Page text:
3.Fit bowl over the boiling water in the saucepan (water should not touch bowl) and lower the heat to a brisk simmer. Cook the egg mixture, whisking constantly, for 2-3 minutes until you see it starting to thicken a bit. Whisk in the finely chopped chocolate and cook, stirring, for a further 2-3 minutes.

4.Scrape the chocolate mixture into a medium bowl and leave to cool to room temperature. It should be quite thick and sticky in consistency.

5.When cool, beat in the soft butter, a small piece (about 2 tablespoons/30g) at a time. An electric hand mixer is great here, but it is possible to beat the butter in with a spatula if it is soft enough. You should end up with a thick, velvety chocolate buttercream. Chill while you make the caramel topping.

Note: Make sure the butter is of a very soft texture i.e. running a knife through it will provide little resistance, before you try to beat it into the chocolate mixture. Also, if you beat the butter in while the chocolate mixture is hot you'll end up with more of a ganache than a buttercream!

Directions for the caramel topping:

1.Choose the best-looking cake layer for the caramel top. To make the caramel topping: Line a jellyroll pan with parchment paper and butter the paper. Place the reserved cake layer on the paper. Score the cake into 12 equal wedges. Lightly oil a thin, sharp knife and an offset metal spatula.

2.Stir the sugar, water and lemon juice in a small saucepan. Bring to a boil over a medium heat, stirring often to dissolve the sugar. Once dissolved into a smooth syrup, turn the heat up to high and boil without stirring, swirling the pan by the handle occasionally and washing down any sugar crystals on the sides of the pan with a wet brush until the syrup has turned into an amber-coloured caramel.

3.The top layer is perhaps the hardest part of the whole cake so make sure you have a oiled, hot offset spatula ready. I also find it helps if the cake layer hasn't just been taken out of the refrigerator. I made mine ahead of time and the cake layer was cold and the toffee set very, very quickly—too quickly for me to spread it. Immediately pour all of the hot caramel over the cake layer. You will have some leftover most probably but more is better than less and you can always make nice toffee pattern using the extra to decorate. Using the offset spatula, quickly spread the caramel evenly to the edge of the cake layer. Let cool until beginning to set, about 30 seconds. Using the tip of the hot oiled knife (keep re-oiling this with a pastry brush between cutting), cut through the scored marks to divide the caramel layer into 12 equal wedges. Cool another minute or so, then use the edge of the knife to completely cut and separate the wedges using one firm slice movement (rather than rocking back and forth which may produce toffee strands). Cool completely.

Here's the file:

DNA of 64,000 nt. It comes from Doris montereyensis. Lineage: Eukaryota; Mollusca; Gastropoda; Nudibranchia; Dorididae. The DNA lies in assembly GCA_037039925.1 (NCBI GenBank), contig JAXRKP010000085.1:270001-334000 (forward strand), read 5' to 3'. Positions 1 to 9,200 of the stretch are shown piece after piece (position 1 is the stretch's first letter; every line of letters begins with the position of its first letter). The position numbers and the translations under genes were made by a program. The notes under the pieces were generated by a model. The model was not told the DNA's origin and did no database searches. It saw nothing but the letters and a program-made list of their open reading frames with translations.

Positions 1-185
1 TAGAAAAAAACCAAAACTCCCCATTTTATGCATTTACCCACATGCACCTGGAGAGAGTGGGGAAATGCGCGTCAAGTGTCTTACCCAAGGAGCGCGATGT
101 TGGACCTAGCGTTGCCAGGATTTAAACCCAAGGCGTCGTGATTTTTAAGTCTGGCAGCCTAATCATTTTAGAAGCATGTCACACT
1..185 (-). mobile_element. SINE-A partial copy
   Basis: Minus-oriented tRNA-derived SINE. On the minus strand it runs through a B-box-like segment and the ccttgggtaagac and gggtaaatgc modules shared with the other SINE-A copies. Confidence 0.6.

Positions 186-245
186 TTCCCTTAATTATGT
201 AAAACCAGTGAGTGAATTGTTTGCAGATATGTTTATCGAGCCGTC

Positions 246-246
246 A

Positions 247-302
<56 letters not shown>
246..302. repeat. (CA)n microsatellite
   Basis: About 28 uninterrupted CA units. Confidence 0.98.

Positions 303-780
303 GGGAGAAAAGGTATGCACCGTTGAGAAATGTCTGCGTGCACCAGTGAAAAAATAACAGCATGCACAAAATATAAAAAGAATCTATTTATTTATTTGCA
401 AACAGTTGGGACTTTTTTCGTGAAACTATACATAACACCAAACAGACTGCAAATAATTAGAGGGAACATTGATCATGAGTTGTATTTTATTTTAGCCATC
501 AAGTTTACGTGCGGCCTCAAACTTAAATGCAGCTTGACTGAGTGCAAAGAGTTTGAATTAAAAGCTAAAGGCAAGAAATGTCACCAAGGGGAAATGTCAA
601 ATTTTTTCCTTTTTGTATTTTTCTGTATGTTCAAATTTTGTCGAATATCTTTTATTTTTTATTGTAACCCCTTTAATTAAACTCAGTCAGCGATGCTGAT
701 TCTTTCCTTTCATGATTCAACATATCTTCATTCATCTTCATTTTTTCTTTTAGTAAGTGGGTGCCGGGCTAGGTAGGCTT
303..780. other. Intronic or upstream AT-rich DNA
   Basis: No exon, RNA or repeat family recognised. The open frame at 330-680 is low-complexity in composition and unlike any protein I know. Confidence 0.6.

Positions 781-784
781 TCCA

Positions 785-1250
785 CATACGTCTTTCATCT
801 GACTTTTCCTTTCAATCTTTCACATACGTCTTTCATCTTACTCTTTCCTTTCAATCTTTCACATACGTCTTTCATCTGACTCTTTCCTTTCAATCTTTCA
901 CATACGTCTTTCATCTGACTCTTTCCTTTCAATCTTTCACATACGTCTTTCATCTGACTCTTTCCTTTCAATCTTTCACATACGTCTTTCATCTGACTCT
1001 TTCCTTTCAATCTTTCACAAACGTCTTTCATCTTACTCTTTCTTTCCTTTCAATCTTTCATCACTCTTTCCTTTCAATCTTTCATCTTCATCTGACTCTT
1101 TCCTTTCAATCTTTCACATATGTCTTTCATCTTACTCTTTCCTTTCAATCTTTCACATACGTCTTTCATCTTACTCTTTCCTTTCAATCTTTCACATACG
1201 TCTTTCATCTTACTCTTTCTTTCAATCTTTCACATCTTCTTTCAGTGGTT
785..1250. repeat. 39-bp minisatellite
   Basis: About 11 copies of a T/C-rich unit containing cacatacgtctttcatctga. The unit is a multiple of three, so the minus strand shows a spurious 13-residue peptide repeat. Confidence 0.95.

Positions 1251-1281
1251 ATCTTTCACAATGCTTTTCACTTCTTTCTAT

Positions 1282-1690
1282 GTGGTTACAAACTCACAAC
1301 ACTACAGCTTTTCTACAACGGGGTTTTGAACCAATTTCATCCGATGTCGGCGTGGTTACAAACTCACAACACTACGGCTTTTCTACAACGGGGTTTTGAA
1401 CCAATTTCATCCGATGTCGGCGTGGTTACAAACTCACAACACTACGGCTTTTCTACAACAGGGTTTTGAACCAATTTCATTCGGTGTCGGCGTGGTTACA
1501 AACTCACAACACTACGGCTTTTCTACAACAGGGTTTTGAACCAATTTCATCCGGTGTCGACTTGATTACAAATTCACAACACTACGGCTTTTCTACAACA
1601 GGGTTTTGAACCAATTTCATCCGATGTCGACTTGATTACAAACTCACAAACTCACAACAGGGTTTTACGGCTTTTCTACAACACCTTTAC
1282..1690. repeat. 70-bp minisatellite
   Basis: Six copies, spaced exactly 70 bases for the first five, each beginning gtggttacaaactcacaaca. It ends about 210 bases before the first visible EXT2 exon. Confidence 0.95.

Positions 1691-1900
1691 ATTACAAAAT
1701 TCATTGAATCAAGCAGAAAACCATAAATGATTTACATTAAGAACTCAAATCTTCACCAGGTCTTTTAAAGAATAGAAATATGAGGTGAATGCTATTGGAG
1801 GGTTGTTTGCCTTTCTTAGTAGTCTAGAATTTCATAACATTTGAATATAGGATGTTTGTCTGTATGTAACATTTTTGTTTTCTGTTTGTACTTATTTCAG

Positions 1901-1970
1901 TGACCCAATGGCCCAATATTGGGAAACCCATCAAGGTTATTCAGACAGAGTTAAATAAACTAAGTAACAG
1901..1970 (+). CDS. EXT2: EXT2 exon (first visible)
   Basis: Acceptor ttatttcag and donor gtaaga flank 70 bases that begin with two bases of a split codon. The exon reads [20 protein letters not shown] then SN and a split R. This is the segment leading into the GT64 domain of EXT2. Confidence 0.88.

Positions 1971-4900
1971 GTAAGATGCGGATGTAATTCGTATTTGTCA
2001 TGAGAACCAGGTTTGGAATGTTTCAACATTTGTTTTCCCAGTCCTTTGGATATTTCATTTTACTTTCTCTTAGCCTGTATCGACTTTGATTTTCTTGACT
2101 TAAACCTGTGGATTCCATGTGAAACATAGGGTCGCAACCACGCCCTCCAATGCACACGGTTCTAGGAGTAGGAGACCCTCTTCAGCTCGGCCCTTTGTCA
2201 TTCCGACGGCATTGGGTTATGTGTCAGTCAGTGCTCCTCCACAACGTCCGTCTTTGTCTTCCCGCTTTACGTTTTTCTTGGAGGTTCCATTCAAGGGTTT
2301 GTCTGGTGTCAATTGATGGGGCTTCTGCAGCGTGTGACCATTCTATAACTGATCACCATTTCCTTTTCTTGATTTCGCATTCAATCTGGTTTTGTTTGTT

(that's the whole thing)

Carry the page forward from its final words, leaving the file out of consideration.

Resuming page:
Assembling the Dobos

1.Divide the buttercream into six equal parts.

2.Place a dab of chocolate buttercream on the middle of a 7 1/2” cardboard round and top with one cake layer. Spread the layer with one part of the chocolate icing. Repeat with 4 more cake layers. Spread the remaining icing on the sides of the cake.

3.Optional: press the finely chopped hazelnuts onto the sides of the cake.

4.Propping a hazelnut under each wedge so that it sits at an angle, arrange the wedges on top of the cake in a spoke pattern. If you have any leftover buttercream, you can pipe rosettes under each hazelnut or a large rosette in the centre of the cake. Refrigerate the cake under a cake dome until the icing is set, about 2 hours. Let slices come to room temperature for the best possible flavour.
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Tuesday, 18 August 2009

Broccoli Slaw

Broccoli Slaw 16b

The first time I saw this recipe I knew I'd love it. In fact, since my two men don't eat broccoli, despite my best efforts, I made up a whole bowlful for myself. This is a great extra to bring to the table. It is delicious in sandwiches but most often I make a bowl of it for the table when I'm serving ham (and I have visitors). It keeps well for a few days and is very easily put together. I make it ahead of time and just keep it, covered in clingfilm, in the fridge until needed.


Broccoli Slaw
(Adapted from Smitten Kitchen)

1 head broccoli
50g flaked almonds*
50g dried cranberries*
1/2 small red onion, finely chopped
*You can add more or less of these according to taste

60ml buttermilk
80ml mayonnaise
1 tblsp cider vinegar
1 tblsp maple syrup

Trim broccoli, cut into chunks then finely chop. I use a food processor and I throw in most of the stem.

Toss the chopped broccoli, almonds, cranberries, and red onion together in a large bowl.

Whisk the dressing ingredients in a small bowl with a pinch of salt.

Stir the dressing through the broccoli mixture. That's it!

Broccoli Slaw 19b
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Tuesday, 11 August 2009

Think Pink!

Last week I promised my neice, Cousin Soph to JT, that she could come up a day to bake. Today, when I was out shopping, I noticed a jar of pink edible sprinkles and I immediately thought of Soph. Soph LOVES pink. Everything has to be pink. I threw them in the trolley and made a mental note to keep that promise a day soon. Later on when I was at home unpacking the groceries I lifted out the sprinkles and thought, "Why not now?" So I texted her mum and she arrived within the hour. We discussed the design brief, pink, and settled on watermelon lemonade and cupcakes with pink icing with pink sprinkles and she got to work with uncontained excitement.

Sophie Cupcakes Quad